Tuesday, May 14, 2013

Anniversary #2 - Cotton

Hubby and I made it to our second wedding anniversary amongst all of the curve balls that were thrown our way since our wedding day. I'd have to say it's nice to be (finally) living together like a married couple should be. Jobs seem to rule our lives, don't they?

Based on the traditional gift-giving chart that is referenced on last year's anniversary post, our second year anniversary gift challenge is....{drumroll}....cotton or straw.

I bought Hubby the silliest underwear I could find (not pictured, gladly!) Hubby bought me some tea towels that made my eyes well up. Anthropologie's embroidered storybook tea towels brought back memories of our wedding. It was perfect!
They fell in love, they got married, they lived happily ever after

Tuesday, May 7, 2013

Getting Your Wood On

Don't judge a blog title by its figurative realm, you sick people! Not that kind of blog!

I'm talking about the literal meaning of wood. To be more specific, wood paneled walls. I'm guessing after making this clarification, you went from a warm, piqued interest to a cold shiver to the core in a matter of seconds. 

As you may have remembered from one of my past posts, Hubby and I purchased a new mid-century home. The innards of this home possesses wood paneled walls throughout 40% of it. When we first moved in, I was pretty irked by the paneling. But this house is a-m-a-z-i-n-g, otherwise.

I have run into several home decorating "advice" columns where "dated" fixtures of the home--wood paneled walls being one of many--are uncouth. Worse yet, these old retired fixtures may impede with successfully selling your home later on. I agree with tasteful updates, but trends come and go. Why are vintage items that were once thrown away, now sought after today?

With ongoing renovations in our San Antonio bungalow, I did not want to even consider any large projects at this house. The thought of tearing out all of that paneling makes me want to collapse. Besides, this paneling was true 1950s real wood. Not to be confused with the 1970s printed-on wood grain that your neighbor had in his man-cave.
Up close and personal, our wood paneled walls

The next thought that came to mind is to whitewash this stuff, as a means of lightening the room while allowing the wood grain to proudly show.

As I began to research whitewashing techniques for wood paneling online, the finished outcome began to look like lipstick on a pig. Not to be controversial, but if paneling supposedly sucks, why paint it? If you go through the trouble to mask it, just remove it. Additionally, painting paneled walls gives it a country look, and I definitely don't want to bring that look to this killer mid-century home.

Hubby and I started settling in. We plugged in some warm lighting. We purchased a new charcoal sofa and set it up. Suddenly, the paneling started to creep its way into my subconscious on a better level. 'Maybe it's not that that bad,' I thought. There is an abundance of natural lighting in this area too. 'Plain white walls would be blinding in here,' I thought again. And so begins the transformation of loving the wood.
New charcoal sofa snapped the room into shape

As we played around with some items we had, we took note that grays, neutrals and greens look terrific with wood. In fact, we have found a few other pieces of furniture that are different shades of wood, and the mixture of woods add a type of textural interest. While we are coveting the living and dining room having wood paneling, we are most likely going to tear it out of the kitchen and hallway, mainly due to low-lighting in those areas. That will come later...much, much later.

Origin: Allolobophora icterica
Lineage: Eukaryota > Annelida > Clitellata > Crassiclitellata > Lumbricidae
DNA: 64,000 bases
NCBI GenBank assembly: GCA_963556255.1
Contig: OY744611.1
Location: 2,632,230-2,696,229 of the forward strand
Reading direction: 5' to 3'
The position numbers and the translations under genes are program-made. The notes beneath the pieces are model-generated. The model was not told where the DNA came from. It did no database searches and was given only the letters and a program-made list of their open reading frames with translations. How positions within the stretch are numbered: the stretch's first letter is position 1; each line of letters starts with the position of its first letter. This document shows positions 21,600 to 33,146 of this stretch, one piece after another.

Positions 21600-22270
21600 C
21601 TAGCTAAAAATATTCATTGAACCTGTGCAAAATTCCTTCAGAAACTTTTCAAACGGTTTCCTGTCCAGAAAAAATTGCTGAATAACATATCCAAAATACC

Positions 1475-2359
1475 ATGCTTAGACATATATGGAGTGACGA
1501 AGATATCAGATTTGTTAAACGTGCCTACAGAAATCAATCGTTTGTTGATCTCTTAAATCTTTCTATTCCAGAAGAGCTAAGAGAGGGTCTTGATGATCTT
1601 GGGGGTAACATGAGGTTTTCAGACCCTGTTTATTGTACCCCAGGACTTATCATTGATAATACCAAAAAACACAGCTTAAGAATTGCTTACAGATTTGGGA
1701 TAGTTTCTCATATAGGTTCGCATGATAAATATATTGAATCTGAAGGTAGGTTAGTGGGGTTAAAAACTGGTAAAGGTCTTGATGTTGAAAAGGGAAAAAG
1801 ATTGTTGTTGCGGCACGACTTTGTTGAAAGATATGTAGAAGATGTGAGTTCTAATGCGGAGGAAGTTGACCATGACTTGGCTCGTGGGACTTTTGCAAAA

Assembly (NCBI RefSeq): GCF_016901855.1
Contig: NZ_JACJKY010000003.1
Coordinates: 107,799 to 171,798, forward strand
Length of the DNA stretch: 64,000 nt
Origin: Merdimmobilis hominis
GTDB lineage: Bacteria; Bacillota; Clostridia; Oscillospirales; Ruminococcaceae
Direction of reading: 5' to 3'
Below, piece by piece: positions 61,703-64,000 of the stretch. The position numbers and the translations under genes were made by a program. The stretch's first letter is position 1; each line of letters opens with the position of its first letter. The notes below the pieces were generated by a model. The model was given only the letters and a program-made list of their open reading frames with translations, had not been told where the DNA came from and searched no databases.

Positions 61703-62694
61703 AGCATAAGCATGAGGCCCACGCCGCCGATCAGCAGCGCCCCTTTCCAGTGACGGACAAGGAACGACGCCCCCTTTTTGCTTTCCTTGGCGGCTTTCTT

Before and after: Changing generic big box store lighting back to a period-correct vintage light. (Yes, that popcorn ceiling needs to go.)

Our first mission with the house was to tackle the awful lighting fixtures that are all over the house. The basic hardware store and colonial lighting made the wood paneling look plain icky. After scouting and finding some period-correct vintage lighting fixtures, it was amazing what transformation took place. We managed to find lots of vintage fixtures, but have not connected them all yet. More photos are forthcoming.

So I will leave it at this: Do you know how rare it is to find a home with original, non-painted wood surfaces? Although I will agree that painting wood white tends to brighten up a room, I also believe that wood brings its own vibe too. We just need to understand what kind of partner it needs to shine. Might I also add the caveat that wood paneling comes in many forms (boiserie, wainscoting, beadboard, flat paneling,) and should stay in its respective age-appropriate home.

If you have lived through the 1980s, it's likely that you now cringe at the fashion we once wore at that time. Yet, it's back full throttle on the fashion runways. Just as 80s fashion is the hottest thing since sliced bread, I surely have faith that wood paneled walls will too, come back in style. In fact, there are other believers out there. I found numerous resources and forums where folks are researching mid-century color palettes to bring out the original features of the home (read: pink tile, paneled walls, turquoise sinks.) I have actually found a few articles out there that mention that wood paneling is back in style given the retro craze.

If we embrace and understand our history, we might just come to love, maybe even enhance some features of our home that are initially under-appreciated. Through understanding the history, we can better pair it with other fabrics, textures and colors to accentuate, rather than punish original features.

Lastly, the take-home key point on wood paneling is...Lighting and color pairing are key components to living with (and loving) paneled walls!

Here are some inspirational woody interiors from the nets:
via midcenturia.com
via mid-century-home.com
via takesunset.com
via apartmenttherapy.com